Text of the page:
On Friday, November 19, 2021, internist Francesca Gany, Chief of MSK’s Immigrant Health and Cancer Disparities (IHCD) Service, joined the American Cancer Society Cancer Action Network (ACS CAN) for its New York & New Jersey 2021 Policy Forum: Advancing Research, Innovation and Health Equity.
The ongoing COVID-19 pandemic has reinforced that longstanding health disparities and inequities continue to impact communities across the country. The cancer death rate is 20% higher for individuals from the poorest US counties compared with affluent counties, and the five-year relative survival rate is lower among Blacks than whites for every stage of diagnosis in the four most common cancer sites.
“This pandemic has shown us all that we have to fight harder for the patients and the communities we care so much about,” said Dr. Gany. “We have to bring our services right to where the communities are and engage them in true partnerships.”
The forum emphasized the importance of advancing health equity in cancer prevention and care, and challenged panelists to discuss the public policies necessary to close the gap for patients with cancer. Dr. Gany joined panelists from Rutgers Cancer Institute of New Jersey and Roswell Park Comprehensive Cancer Center in a session about cancer health disparities and strategies for reaching, educating, and building trust in communities.
According to Dr. Gany, one increasingly important priority is the need to overcome the digital divide between the healthcare system and the community, particularly as the ongoing shift to digital services during the pandemic may leave many people behind. “We find that 10% of community members we work with need intensive navigation assistance for just telephone services, and that number is far greater for digital services,” she said. “Providing the community with telehealth for cancer services has obvious benefits, but it will require infrastructure, such as devices and stable broadband access, as well as navigation on how to use the technology and how to access accurate information online.”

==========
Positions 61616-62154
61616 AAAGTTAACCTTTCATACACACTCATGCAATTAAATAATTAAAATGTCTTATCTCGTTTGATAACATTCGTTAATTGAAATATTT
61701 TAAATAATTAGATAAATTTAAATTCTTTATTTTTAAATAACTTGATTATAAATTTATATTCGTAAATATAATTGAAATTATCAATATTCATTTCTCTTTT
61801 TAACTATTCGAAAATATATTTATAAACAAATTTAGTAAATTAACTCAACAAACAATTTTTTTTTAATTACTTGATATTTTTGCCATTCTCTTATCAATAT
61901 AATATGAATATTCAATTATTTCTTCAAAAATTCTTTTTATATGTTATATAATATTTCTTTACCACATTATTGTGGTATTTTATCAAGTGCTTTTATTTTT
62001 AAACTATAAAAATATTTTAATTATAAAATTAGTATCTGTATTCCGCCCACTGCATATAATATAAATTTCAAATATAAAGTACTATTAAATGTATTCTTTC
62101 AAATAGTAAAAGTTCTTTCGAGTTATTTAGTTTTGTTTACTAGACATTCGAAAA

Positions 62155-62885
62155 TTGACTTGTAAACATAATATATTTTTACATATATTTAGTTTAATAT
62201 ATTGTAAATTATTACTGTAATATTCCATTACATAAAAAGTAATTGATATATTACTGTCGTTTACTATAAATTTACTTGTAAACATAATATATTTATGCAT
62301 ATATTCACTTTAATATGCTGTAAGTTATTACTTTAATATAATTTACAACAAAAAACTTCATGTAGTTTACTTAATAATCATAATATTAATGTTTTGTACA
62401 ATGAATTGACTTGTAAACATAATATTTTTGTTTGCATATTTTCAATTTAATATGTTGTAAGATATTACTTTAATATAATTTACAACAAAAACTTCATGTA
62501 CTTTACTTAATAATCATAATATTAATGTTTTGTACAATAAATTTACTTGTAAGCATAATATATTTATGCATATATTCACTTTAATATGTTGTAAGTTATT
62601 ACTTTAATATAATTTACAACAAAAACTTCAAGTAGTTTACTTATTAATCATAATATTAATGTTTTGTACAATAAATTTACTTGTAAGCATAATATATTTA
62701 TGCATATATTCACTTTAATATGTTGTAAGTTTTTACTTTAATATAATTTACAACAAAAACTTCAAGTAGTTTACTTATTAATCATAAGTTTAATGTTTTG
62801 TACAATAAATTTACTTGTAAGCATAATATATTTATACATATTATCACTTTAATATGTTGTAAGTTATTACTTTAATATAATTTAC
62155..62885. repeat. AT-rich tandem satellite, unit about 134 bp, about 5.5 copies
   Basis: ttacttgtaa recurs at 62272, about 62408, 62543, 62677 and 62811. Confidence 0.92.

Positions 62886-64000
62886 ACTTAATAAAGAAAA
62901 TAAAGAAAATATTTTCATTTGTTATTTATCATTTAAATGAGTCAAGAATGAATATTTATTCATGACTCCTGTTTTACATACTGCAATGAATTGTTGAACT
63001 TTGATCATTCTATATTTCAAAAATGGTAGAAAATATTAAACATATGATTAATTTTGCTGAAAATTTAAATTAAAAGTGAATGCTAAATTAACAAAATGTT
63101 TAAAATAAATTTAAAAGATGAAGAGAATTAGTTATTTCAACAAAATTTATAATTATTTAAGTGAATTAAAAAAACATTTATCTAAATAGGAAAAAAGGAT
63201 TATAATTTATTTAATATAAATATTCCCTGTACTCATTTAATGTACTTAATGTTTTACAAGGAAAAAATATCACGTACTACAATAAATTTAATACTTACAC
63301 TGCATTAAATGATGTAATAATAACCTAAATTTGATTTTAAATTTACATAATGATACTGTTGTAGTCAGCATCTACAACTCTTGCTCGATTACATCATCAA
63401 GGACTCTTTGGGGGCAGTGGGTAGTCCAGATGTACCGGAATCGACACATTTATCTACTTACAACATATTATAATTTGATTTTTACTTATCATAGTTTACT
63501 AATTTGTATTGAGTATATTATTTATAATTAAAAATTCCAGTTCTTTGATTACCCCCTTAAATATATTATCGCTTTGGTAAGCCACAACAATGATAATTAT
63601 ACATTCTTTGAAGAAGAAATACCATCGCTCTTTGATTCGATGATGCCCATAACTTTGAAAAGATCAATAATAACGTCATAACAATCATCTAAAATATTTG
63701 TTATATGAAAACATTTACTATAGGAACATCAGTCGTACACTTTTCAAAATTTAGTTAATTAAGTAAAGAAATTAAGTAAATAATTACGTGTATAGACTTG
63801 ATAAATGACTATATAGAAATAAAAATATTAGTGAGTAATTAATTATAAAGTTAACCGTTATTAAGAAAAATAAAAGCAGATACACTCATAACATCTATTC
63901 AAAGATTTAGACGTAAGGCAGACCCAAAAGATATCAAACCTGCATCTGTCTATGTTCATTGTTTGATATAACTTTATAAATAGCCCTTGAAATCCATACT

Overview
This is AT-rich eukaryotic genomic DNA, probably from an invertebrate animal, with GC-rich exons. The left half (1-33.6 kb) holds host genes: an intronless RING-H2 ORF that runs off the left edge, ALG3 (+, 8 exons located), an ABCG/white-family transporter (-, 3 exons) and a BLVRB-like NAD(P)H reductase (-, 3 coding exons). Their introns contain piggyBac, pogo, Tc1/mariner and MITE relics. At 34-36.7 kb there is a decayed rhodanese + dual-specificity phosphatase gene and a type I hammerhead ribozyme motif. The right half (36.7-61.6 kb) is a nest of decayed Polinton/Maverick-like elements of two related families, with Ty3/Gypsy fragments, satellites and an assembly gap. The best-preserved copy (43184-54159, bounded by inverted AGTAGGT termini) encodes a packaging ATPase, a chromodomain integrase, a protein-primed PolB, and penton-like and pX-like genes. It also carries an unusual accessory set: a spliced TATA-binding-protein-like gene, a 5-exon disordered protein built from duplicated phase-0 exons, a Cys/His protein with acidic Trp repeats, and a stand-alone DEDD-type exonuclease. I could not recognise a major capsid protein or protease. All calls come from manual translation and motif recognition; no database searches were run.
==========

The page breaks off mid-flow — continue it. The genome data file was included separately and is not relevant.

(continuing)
She also addressed the linguistic divide. “There simply aren’t enough providers who speak the many languages of the patients in our geographic area,” she said, offering that United Nations–style simultaneous interpretation could help patients understand medical information in their own language and facilitate easier communication with providers.
Dr. Gany also highlighted the importance of educating community organizations on how to speak about cancer prevention and risk with community members, increasing access in the community to genetic testing services and genetic counselors who speak non-English languages, and ensuring that all people, regardless of immigration or employment status, have access to comprehensive health insurance that covers cancer risk reduction, screening, treatment, palliative care, and survivorship.
Dr. Gany leads MSK’s IHCD Service, which works to address disparities in access to cancer treatment and other healthcare services at the local, national, and global levels. Using a cross-disciplinary, community-engaged approach, her team identifies key areas of need and implements programs for immigrants and other medically underserved communities.
ACS CAN is a Washington, D.C.–based nonprofit, nonpartisan advocacy affiliate of the American Cancer Society that supports policy and legislative solutions at the state and federal level designed to eliminate cancer as a major health problem. MSK was a Silver-level sponsor of the recent forum.